Alumna, parent inspired to help students with autism spectrum disorder

When Monica Hoo, M.A.L.S. ’16, Ed.D. ’21 embarked on a doctoral program at the University of Miami School of Education and Human Development, she drew inspiration from her own experience as the parent of two sons with autism spectrum disorder (ASD).
Alumna, parent inspired to help students with autism spectrum disorder

Her elder son, who starts high school this fall, was diagnosed at age eight. As an employee of the University, Monica was already aware of the University of Miami-Nova Southeastern University Center for Autism and Related Disabilities (UM-NSU CARD), and she and her family connected to UM-NSU CARD’s programs and support groups.

Talking to other parents about their children’s academic challenges gave her the impetus to study the transition of high school students with ASD into higher education, and what makes for a successful college experience for these students. Her resulting dissertation, Academic Transition and Success Experiences of College Students with Autism Spectrum Disorder (ASD), will add to the limited literature available on the topic, from the students’ perspective.

What made you decide to pursue a doctorate in this area?

As a parent of two children with ASD, I had already been volunteering in the community, helping [students] with their academics. I also heard a lot of parents like me in groups at CARD talk about the challenges we have with academics and IEP [Individualized Educational Program] planning, and just year after year re-educating teachers on the specific needs of kids with autism, so they can better serve our kids. And I wanted to learn whether that was also the situation in college.

I was also inspired by Dr. Diane Adreon at CARD, who literally wrote the book on how to raise high-functioning kids with autism. She is also a mom, she was just researching as I do, day to day, how to give my kids the best opportunity to succeed, to show their full potential and to function and thrive in a world that really, at times, doesn’t get them. I reached a point where I thought about [getting a degree] and she told me ‘do it—we need more.’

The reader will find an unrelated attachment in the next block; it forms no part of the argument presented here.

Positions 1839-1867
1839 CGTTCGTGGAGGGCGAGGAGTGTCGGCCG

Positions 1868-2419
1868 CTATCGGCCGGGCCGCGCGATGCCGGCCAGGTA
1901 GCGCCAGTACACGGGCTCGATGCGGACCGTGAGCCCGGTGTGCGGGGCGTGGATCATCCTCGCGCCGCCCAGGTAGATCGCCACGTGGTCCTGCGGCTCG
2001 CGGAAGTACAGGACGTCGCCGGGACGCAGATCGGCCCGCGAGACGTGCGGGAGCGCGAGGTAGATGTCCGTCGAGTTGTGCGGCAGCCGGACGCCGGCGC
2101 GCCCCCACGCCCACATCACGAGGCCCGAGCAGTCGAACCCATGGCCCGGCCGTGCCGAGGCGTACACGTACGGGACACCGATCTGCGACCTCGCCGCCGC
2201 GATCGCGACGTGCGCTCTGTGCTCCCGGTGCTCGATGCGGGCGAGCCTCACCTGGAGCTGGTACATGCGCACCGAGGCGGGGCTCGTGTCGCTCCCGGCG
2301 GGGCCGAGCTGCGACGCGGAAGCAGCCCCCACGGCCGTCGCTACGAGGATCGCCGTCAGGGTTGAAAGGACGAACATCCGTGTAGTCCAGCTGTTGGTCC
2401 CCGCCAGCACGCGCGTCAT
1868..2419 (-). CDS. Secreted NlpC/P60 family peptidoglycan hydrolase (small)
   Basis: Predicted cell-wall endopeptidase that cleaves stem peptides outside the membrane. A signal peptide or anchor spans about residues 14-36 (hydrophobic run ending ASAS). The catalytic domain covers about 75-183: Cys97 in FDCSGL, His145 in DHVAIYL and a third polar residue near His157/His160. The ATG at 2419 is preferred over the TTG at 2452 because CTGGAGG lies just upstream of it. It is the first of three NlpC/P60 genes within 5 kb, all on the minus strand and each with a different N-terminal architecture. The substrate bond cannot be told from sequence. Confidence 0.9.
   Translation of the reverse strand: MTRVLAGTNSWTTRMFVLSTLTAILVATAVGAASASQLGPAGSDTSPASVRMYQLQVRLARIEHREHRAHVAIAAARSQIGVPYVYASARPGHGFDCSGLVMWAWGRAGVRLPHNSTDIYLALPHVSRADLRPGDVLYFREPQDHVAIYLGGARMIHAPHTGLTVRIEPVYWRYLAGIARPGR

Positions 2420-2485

Your research focuses on academic success factors—tell us how that came about.

I wanted to give college students with ASD a chance to speak out on their experiences, to tell us what works for them. And once I started down that path, I was really surprised at the gaps in research in terms of autistic college students and their academics. Most of the literature out there covers the social challenges that kids with autism experience. And a lot of it also focuses on the failures—there’s a definite gap in understanding of what works for these students, what the success stories are. We don’t have a clear picture of what a successful transition to higher education looks like. So, I went ahead and put a proposal together for this [area] of research—and the chair agreed that it would be a worthwhile topic.

What are some of the things you have discovered?

To begin with, the more kids and adults with autism I interacted with—and the bigger my kids get—the more I learned that their stories are being told by others, by people on the periphery, the psychologists, the support people. Their first-hand accounts of their experiences in this world are not being highlighted. That became a driving force for me.

Half the sample group that I interviewed for my study have communication issues—but they so much wanted to tell their stories, not just their challenges, their successes also. One big thing that the students told me was that the ways they experience life with ASD are not all the same. Everyone tries to put them in the same box, because we think if we understand one person with autism, we ought to understand automatically all their situations, and that’s just not true. I’m finishing up my dissertation—getting the research out so that others can benefit from it. In the end it will have been well worth it if it helps another family.

How has the University supported you as a staff member in this journey?

One thing that I don’t think a lot of people know is that there are benefits that are available to employees that are not fully connected with your health insurance. So, for example, the social skills training that my older son did at CARD—a nine-week course—was covered. That, to me, is a unique thing that not every school has and is another way the University supports us, not just as employees, but as parents.

What misconceptions about people with ASD do you most want to eliminate?

That they’re all intellectually challenged. About half the population goes on to post-secondary education and go on to be productive citizens and members of their communities. Now, they struggle to get there, and we need to help them stay there and persist and thrive.

Another is [the notion] that autism is a problem that needs to be fixed. To me, that's critical, because if the community is not aware and accepting of those with autism, they think it's a problem to fix. I can tell you from being in the autism community, as a parent, that kids don't want to be fixed. They want to be accepted for who they are, and they want to have opportunities just like everybody else.  We need to help them get there.

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